Ohio is one of three states, along with Massachusetts and New York, with quarantine regulations attempting to control the spread of the Asian Longhorned Beetle. The other 47 states are also at risk from this destructive insect that has destroyed 80,000 hardwood trees in the U.S.

Trees at Risk

asian longhorned beetleIn Ohio, the Buckeye tree is at risk as well as the state’s multi-billion dollar nursery industry. It’s estimated the beetle has already affected seven billion board feet of maple wood alone and is affecting maple sugar processors.

Once the Asian Longhorned Beetle infests a tree, there is no cure. The beetle bores into the heartwood of the tree where treatments can’t reach. The adult beetle is most active during summer and early fall.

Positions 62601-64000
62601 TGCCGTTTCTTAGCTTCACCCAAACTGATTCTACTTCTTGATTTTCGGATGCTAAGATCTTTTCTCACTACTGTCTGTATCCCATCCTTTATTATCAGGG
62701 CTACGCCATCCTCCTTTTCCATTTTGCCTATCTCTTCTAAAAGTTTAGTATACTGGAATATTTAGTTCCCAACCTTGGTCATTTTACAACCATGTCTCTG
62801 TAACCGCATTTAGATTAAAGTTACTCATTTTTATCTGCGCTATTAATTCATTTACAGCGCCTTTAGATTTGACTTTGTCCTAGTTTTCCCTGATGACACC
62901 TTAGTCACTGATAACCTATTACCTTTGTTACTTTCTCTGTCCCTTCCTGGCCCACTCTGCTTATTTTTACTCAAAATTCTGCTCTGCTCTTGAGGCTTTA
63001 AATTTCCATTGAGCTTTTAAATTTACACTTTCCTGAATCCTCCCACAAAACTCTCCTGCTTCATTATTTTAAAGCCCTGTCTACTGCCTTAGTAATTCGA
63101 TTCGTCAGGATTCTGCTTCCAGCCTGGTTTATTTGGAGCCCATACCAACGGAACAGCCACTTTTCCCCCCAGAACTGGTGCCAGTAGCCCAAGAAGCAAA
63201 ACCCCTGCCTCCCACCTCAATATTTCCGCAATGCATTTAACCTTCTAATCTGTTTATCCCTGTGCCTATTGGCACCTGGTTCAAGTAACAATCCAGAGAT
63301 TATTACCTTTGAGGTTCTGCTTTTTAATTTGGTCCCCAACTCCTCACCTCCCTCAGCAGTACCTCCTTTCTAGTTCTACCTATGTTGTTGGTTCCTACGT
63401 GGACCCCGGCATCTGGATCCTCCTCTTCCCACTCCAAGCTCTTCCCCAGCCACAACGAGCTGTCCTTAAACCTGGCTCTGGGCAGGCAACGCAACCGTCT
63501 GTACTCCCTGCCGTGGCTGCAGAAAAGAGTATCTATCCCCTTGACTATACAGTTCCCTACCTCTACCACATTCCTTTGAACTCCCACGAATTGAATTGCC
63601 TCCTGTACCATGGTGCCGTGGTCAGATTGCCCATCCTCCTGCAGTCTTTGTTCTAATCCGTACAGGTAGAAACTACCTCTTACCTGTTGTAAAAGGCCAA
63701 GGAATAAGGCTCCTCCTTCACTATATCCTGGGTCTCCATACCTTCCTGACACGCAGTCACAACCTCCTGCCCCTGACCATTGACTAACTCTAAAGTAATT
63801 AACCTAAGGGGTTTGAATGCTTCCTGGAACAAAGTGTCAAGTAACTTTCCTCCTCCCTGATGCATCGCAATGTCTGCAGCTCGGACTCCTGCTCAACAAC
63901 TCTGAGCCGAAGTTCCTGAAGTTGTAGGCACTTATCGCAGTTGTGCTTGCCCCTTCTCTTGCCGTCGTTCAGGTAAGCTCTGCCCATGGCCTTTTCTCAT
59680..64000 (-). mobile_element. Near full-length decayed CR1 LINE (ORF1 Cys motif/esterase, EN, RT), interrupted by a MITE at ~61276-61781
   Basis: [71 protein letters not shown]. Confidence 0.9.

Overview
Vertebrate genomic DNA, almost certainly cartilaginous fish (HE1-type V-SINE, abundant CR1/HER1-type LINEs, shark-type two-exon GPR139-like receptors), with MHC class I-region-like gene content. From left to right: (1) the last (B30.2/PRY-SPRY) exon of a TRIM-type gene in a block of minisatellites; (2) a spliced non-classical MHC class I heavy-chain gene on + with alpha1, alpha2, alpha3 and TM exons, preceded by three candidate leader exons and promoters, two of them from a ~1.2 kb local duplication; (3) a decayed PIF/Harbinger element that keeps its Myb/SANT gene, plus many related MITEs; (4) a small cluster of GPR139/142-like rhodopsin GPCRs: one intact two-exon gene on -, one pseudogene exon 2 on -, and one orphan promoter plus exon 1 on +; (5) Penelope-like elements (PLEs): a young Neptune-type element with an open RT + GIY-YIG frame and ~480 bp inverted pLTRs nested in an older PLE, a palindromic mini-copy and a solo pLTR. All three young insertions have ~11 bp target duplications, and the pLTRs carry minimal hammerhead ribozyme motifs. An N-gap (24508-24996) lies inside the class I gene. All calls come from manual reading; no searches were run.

Trees at risk of infestation from the Asian Longhorned Beetle
Ash Golden Rain Tree Hackberry
Poplar Mimosa Mountain Ash
Horse Chestnut Elm Katsura
Maple London Plane Tree Willow
Birch    

What to Look For

damage from Asian Longhorned BeetleThe signs of the Asian Longhorned Beetle include:

  • Dime-sized exit holes,
  • Shallow scars in bark
  • Sawdust-like material around the tree
  • Dead branches and sightings of the beetle

The beetle is one to one and a half inches long with shiny black body and random white spots and long antennae. Please take ten minutes and check your trees for any signs of damage.

Watch this video from the U.S. Department of Agriculture for more information:

What to Do if Your Tree is Infected

If you see the beetle or signs of damage, it’s important to report it to officials and allow them access to survey your trees. Report your findings or contact the Ohio Asian Longhorned Beetle Eradication Program at 513-381-7180 or 866-702-9938.

Find more information at the United States Department of Agriculture.

 

Photos courtesy of U.S. Department of Agriculture

plant smart with utilities in mind